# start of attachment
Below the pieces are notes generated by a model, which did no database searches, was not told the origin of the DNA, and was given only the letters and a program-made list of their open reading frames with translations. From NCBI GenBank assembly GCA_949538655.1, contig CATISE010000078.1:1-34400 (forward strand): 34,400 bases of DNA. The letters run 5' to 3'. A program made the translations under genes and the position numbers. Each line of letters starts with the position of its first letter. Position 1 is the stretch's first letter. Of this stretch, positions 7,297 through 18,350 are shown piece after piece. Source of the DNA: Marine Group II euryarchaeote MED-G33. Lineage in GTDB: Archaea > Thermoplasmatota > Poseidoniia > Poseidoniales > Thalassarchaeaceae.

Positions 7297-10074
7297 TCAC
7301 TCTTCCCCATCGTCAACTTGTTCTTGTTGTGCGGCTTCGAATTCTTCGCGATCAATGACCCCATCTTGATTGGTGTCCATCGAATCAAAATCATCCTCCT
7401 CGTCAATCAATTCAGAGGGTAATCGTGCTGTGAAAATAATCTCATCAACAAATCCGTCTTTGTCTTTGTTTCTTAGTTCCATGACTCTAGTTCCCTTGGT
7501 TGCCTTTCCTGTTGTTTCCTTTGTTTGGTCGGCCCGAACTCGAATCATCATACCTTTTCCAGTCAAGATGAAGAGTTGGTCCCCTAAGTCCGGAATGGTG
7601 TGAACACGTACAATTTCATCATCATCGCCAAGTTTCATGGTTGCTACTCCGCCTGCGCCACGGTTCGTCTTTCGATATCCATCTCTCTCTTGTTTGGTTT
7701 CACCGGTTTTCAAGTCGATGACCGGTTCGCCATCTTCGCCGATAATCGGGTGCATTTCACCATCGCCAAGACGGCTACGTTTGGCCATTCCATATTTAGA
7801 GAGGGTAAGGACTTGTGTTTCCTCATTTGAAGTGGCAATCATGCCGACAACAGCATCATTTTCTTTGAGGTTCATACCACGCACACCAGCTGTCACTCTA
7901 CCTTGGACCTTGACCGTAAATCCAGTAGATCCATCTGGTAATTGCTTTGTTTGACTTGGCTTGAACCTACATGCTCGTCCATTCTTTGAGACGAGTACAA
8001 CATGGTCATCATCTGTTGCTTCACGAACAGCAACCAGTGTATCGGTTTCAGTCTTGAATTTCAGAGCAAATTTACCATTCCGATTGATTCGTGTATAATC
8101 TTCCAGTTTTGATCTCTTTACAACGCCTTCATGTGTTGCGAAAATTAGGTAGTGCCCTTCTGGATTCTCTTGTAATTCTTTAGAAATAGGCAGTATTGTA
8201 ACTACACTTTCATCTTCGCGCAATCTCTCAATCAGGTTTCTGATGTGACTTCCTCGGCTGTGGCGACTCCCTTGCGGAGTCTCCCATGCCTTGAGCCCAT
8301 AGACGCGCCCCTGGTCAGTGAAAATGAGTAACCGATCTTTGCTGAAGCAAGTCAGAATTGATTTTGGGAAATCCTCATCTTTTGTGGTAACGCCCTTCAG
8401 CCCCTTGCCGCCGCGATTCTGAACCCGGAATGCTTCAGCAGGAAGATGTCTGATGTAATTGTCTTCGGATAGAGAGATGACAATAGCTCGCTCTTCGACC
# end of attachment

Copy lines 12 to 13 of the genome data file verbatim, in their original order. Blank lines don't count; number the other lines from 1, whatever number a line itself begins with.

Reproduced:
8101 TTCCAGTTTTGATCTCTTTACAACGCCTTCATGTGTTGCGAAAATTAGGTAGTGCCCTTCTGGATTCTCTTGTAATTCTTTAGAAATAGGCAGTATTGTA
8201 ACTACACTTTCATCTTCGCGCAATCTCTCAATCAGGTTTCTGATGTGACTTCCTCGGCTGTGGCGACTCCCTTGCGGAGTCTCCCATGCCTTGAGCCCAT